My mother and I haven’t had a relationship for seven years now, and it’s debatable whether what we had before that could be called a relationship.
This blog entry will be neither short nor skin-deep. Consider yourself warned. It might not even be up here for long.
I cannot decide which is worse, I cannot decide which I want less. Do I want to have a mother who will never love who I really am the way she wanted to love who she wanted me to be? No. No I do not want a love with conditions, no I do not want a love that frequently tastes so strongly like hatred, no I do not want a love in which I must tiptoe around my feelings and desires and true self. Then, do I want a life without a mother? NO! I want a mother who loves me.
It’s greedy, I know. So few people have parents at all, let alone parents who love them, and my father loves me more than enough already. I realize my desire to be a selfish one, but most desires are, and I cannot seem to stop this yearning despite trying for either seven years - or perhaps more like seventeen, since the first real altercation we had, since the first time I felt that she didn’t actually love me.
And then I saw a poem performed at a National Poetry Slam that I didn’t even think I would get to go to. I can’t find a recording of that specific performance, and so without any permission at all, I repost here two copies of two separate performances of the poem "Central Park, Mother’s Day" by Rachel McKibbens.
I heard this poem and I thought to myself... maybe she didn’t mean to fuck me up. Maybe what I’ve become, what our relationship has become, wasn’t her intention at all. But then I say to myself, duh, no one would have intended what we’ve become...
I’m feeling the universe bombard me with a need for a mother. What’s that all about? I want her to want me. I want her to miss me, to love me for who I am, tattoos and sapphic tendencies and all. I want her to wake up in the middle of the night reaching for something she cannot name, something she misses, something she could almost grasp... with my name just on the tip of her tongue... I am a strong independent intelligent successful female. I should be just fine on my own. I am twenty-five goddamned years old - this fall will complete my twenty-sixth year. Why, then, do I feel this need for my mommy?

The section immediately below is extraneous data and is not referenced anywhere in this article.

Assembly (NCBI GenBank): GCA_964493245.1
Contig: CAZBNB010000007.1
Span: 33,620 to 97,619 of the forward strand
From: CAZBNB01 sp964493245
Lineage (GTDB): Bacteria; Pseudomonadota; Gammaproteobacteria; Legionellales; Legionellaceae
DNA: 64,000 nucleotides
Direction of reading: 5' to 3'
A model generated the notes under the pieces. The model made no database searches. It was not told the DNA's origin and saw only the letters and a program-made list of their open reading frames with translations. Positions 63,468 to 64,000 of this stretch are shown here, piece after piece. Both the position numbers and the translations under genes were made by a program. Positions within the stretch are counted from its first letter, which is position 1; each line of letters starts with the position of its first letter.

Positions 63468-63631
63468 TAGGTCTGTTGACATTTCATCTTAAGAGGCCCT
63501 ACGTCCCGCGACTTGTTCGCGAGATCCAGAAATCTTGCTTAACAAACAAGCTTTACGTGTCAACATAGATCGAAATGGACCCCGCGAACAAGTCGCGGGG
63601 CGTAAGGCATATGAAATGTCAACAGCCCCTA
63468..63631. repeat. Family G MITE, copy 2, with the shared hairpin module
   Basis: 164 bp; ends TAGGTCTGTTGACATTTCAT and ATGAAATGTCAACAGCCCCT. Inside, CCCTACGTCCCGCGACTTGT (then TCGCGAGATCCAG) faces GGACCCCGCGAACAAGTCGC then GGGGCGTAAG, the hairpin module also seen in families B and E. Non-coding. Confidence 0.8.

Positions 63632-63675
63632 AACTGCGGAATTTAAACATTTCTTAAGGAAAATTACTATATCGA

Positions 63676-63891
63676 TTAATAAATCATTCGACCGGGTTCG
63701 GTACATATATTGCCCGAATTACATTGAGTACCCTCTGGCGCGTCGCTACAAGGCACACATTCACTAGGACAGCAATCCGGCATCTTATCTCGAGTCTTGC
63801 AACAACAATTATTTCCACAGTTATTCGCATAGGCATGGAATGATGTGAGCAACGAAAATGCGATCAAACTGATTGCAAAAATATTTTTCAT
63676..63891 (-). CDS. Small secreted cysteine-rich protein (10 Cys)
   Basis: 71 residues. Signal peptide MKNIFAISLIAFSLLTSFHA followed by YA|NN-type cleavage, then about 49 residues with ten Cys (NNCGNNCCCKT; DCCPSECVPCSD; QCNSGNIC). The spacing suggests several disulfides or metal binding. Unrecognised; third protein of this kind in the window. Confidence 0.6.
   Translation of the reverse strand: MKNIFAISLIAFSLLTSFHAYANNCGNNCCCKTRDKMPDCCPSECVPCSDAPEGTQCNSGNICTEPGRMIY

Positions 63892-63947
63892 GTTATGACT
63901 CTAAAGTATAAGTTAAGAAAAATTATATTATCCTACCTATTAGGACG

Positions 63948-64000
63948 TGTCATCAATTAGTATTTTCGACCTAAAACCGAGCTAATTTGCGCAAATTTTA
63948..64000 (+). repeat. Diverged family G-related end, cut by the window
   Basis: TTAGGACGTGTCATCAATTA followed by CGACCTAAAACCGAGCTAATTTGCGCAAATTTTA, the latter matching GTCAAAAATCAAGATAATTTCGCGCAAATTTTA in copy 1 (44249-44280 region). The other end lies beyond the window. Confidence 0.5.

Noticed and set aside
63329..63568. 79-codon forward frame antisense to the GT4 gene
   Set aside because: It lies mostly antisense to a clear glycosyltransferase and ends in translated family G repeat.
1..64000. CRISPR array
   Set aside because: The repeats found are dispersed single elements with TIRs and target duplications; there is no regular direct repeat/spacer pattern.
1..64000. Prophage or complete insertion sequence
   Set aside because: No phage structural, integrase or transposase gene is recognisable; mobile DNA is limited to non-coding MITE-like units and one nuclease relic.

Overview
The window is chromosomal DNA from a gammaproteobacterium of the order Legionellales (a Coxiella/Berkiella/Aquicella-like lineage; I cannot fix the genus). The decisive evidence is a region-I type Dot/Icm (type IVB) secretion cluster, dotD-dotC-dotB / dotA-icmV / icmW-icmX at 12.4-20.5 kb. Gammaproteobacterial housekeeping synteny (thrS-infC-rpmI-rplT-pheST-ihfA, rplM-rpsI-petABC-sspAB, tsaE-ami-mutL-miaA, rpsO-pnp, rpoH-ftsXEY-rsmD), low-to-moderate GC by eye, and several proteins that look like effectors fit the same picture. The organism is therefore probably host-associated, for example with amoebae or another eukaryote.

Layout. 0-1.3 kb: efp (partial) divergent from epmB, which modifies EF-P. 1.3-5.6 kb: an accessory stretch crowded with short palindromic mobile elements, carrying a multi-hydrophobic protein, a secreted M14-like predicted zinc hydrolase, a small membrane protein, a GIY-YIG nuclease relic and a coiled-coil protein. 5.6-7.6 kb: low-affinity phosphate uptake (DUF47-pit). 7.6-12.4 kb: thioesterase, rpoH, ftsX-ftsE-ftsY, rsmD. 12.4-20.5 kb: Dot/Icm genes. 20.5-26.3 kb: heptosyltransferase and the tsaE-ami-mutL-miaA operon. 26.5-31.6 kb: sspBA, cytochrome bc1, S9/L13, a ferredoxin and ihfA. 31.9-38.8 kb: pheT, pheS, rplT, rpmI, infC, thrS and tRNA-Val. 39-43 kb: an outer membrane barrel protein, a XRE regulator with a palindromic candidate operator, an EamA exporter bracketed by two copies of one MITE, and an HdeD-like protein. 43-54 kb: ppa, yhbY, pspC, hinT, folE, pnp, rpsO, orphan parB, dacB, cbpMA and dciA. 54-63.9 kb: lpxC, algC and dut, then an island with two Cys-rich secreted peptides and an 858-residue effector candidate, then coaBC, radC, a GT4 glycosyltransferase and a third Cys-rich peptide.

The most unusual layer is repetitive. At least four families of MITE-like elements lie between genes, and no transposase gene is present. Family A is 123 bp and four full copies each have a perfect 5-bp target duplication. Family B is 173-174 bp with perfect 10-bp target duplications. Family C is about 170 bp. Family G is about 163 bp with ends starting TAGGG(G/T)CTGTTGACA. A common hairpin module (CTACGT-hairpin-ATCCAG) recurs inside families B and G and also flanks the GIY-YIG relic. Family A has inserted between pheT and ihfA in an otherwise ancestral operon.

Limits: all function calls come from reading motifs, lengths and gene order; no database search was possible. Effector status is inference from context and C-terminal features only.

She was never a good, loving mother, or at least not at any point that I can actually remember. My father tells me she’s wonderful with children and was wonderful with us as children, but I cannot remember back that far. I can remember her painful grip on my arm, I can remember her telling me I could be so pretty if I’d only wear makeup over and over, I can remember her packing my things to give to goodwill after I ran away...
And I can remember fight after fight in that old house that became so cold. I can remember her screaming - I’m sure I screamed back. What I remember most is how those fights were resolved. If I was actually wrong, I would go to her and apologize and she would stroke my hair while I cried and forgive me... in her own way. Even as she forgave me she would continue to criticize what I’d done but I didn’t care, I just wanted her hand on my head, her words in my ear, my tears on her knees, anything to be close to her. If she was wrong, however... that woman would hold a grudge until Christ came back. Days and days would pass in which she would refuse to acknowledge me - any necessary conversation was limited to as few syllables as could be used to get it across. At some point, I’d cave, I’d go and talk to her, and some type of conversation would be had after which I was allowed to be her daughter again, but there was never an apology, never an admission of guilt.
And here I am with this need for a mother, and out there in the world is a woman who is actually and biologically my own mother. I want to reach out to her, I want her to be a positive part of my life, but I don’t know if that’s possible. I don’t know if the integral bits of herself that I would need to change in order for us to have a relationship will ever change. I wanted this fight to end differently than every fight we ever had - I wanted her to be the one who would instigate peace talks.
I have written books she’s never seen. I’ve had jobs she’s never heard of. I’ve been to cities she cannot name. I’m going back to school in the fall with a full scholarship and a stipend and she doesn’t know about it. I would have thought she’d want these accomplishments to be a part of her life, too. But her pride prevents her from saying, "You know what, I failed you as a mother and I’m sorry. Help me to make it right."
I know it’s proud of me to want her to make the first move. But right now I’m dying to send her an email and I don’t want to - I want this fight to end differently than all the others we ever had. I even set it up for her two years ago to be able to come back to me and be able to start things off, and she’s completely ignored that.
I want someone to tell me what to do. I want someone to tell her what to do. I wonder if anyone has experience with something like this and can lend me some wisdom.
I also hope you will not judge me based upon this particular blog entry.